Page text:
The frantic attempts at face saving continue.
A few days ago it was Shaukat Aziz’s turn. As Dawn reported:
Shaukat Aziz has said that Pakistan has all the essential elements of democracy. Speaking at the inaugural session of an envoys’ conference at the Foreign Office, he said the country had a functioning and sovereign parliament, an active opposition, unrestricted political activity, free press and independent judiciary. He said good governance had been provided through transparency and accountability.
As we know reality is glaringly otherwise. For today I will pick only two of the above tall claims: ‘a functioning and sovereign parliament’ and ‘a free press’ (reserving the remainder hopefully for a future Blog).
As for the claim of ‘a sovereign parliament’, most of us are aware that we have been inflicted with a rubber-stamp parliament, which helps prop up a farcical government made of extremely dubious characters, many – if not most - of whom were elected courtesy of our intelligence agencies.
As columnist Ayaz Amir points out in his latest column:
…there are two governments in Pakistan — one nominal represented by prime minister and parliament, the other real represented by the president-in-uniform — there are two election commissions in Pakistan: one headed by the chief election commissioner, the other in ISI. The first makes all the sound and fury. The real ballot-counting takes place in the second.According to Ayaz Amir even the ‘dapper Khurshid Kasuri, stern guardian of the national interest’ would not have got elected to the National Assembly without ISI’s help.
Your Blogger himself is witness to how an MNA with a patently fake internet degree (which was passed by two high court judges who are believed to have received a forceful push from ‘high up above’) got elected by pre-stuffed ballot boxes placed at his rival’s polling booths. And the reason behind his ‘miraculous’ success? Soon after his political rival challenged his fake degree in court the MNA-hopeful made a surreptitious visit to Islamabad where he met with Lieutenant General Ehsan ul Haq, then chief of ISI, and pledged his loyal allegiance to Musharraf.
And Shaukat Aziz’s claim that we have a free press is just as preposterous.
How’s this report for starters:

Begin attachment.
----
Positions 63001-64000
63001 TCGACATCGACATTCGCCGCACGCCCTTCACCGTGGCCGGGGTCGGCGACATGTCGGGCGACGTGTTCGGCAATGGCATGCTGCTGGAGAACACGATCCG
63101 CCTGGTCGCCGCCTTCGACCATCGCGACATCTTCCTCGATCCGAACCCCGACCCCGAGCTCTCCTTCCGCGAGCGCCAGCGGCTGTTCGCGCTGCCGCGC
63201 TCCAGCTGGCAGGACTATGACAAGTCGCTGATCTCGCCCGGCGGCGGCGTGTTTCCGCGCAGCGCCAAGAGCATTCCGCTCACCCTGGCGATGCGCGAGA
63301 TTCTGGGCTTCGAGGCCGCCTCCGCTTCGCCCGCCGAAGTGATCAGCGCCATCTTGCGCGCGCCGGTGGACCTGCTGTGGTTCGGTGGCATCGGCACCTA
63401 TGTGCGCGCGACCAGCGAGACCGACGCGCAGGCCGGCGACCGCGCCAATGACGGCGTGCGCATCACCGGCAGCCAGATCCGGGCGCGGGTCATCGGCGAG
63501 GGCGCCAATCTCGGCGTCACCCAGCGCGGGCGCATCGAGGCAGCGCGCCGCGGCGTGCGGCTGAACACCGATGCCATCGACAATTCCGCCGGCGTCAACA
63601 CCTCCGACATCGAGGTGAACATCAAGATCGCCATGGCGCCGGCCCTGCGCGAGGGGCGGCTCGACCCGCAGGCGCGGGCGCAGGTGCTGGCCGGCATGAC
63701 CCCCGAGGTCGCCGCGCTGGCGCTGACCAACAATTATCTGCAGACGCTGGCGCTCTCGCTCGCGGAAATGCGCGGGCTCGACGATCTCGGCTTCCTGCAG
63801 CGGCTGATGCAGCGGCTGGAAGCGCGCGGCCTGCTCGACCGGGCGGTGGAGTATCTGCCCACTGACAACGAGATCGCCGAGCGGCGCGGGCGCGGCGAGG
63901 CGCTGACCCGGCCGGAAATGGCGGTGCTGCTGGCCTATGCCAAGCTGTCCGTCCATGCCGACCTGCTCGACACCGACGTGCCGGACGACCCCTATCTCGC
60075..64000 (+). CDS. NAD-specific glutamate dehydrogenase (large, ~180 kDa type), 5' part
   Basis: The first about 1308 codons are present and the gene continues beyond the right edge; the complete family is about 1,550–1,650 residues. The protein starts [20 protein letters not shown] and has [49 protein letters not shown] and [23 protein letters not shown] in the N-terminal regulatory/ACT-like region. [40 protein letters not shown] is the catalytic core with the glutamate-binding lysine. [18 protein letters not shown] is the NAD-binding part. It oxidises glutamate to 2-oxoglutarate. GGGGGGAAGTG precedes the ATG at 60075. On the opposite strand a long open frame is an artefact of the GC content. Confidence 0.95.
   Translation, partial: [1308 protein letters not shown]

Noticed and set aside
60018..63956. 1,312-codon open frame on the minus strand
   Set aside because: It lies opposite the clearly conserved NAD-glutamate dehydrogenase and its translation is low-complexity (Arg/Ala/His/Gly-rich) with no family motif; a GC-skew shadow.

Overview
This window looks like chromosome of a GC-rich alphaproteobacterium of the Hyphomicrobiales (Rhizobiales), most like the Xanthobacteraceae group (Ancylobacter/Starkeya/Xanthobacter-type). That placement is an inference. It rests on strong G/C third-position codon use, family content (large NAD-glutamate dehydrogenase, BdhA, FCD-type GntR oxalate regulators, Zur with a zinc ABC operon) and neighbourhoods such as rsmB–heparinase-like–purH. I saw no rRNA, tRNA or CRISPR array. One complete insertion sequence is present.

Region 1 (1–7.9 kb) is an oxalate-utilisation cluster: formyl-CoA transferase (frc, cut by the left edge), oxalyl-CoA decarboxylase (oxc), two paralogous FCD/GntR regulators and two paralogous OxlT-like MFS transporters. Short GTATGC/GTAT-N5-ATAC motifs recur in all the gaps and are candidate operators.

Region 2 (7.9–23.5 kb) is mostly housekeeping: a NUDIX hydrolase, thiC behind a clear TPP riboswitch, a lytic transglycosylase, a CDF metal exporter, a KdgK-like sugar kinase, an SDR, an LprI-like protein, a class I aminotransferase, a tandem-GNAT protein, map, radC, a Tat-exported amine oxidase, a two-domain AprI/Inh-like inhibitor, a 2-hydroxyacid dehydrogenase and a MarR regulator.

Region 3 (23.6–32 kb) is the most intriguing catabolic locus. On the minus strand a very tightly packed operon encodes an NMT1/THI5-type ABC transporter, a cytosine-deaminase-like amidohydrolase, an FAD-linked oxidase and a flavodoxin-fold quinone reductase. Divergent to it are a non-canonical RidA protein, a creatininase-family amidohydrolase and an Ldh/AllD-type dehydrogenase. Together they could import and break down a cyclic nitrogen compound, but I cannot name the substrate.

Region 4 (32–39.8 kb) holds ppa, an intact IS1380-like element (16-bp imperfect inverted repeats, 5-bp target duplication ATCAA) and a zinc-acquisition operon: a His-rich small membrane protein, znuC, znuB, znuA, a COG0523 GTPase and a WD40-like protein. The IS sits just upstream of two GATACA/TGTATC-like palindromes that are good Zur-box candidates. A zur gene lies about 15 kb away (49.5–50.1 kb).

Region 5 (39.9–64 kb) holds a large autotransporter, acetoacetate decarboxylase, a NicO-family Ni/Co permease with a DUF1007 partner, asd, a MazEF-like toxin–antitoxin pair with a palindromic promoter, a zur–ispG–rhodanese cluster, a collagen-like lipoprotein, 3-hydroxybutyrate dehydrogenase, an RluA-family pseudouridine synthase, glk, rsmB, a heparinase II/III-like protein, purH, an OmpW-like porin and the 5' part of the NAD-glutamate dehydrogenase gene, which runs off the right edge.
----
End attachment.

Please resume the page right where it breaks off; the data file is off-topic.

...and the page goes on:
Reporters Without Borders has registered at least 21 cases of Pakistani and foreign journalists being kidnapped by Pakistan’s Inter-Services Intelligence (ISI) since Gen. Musharraf became president in October 1999
Recent happenings only add further grist to the mill. The outrageous kidnapping and cold-blooded execution of Waziristan journalist Hayatullah Khan has scandalised most newspaper readers in Pakistan.
Much before the discovery of Hayatullah’s handcuffed body the following had already appeared in the international media:
Amnesty International reported in April:
Local journalists have repeatedly expressed their conviction that intelligence agencies were holding Hayatullah Khan. This was further confirmed when the North West Frontier Province Governor's secretary [Arbab Shahzad] told a delegation of the Khyber Union of Journalists in mid-December that Hayatullah Khan would be "held longer" if they continued their protests.
It would appear that NWFP’s governor’s secretary knew exactly who had detained Hayatullah.
Then there is the current case of Geo TV and The News correspondent Mukesh Rupeta and assistant cameraman Sanjay Kumar. Rupeta and Kumar ‘disappeared’ on March 6 this year. Sadly it took their employer, Jang Media Group, an unbelievable period of three and half months before going public about their missing employees (but then the Jang Group is known for being rather spineless vis-à-vis Islamabad).
...the detention incommunicado for over three months of Mukesh Rupeta, a correspondent of this newspaper and Geo TV, severely undermines the claims often made by the president and the prime minister that the press is free. Mr Rupeta had been missing since early March and it was only after his disappearance was disclosed by his employers that he was presented before a court. Till then, the government -- as per what seems to have become the 'standard operating procedure' in such cases -- had been denying any knowledge of his whereabouts. However, the day the national press reported that he had been missing for over three months, and that he might have been taken into custody by the intelligence agencies for filming a military installation, he was produced before a court and the police filed charges against him under the Official Secrets Act.
Shaukat Aziz was an extremely successful private banker. His speciality in Citibank was to raise mega-million deposits from third world individuals – including many corrupt heads of governments and their family members. To obtain these kinds of funds one needs a dazzling smile, tons of charm and guile, and a lot of bull-dust.
However, as yet another stuffed-ballot-boxes elected-MNA Shaukat Aziz should be more than well aware of the reality of our ‘democracy’. So when he sprouts such unbelievable absurdities all I can say to him is (with apologies to all potential Jedi warriors): May the Farce be with you!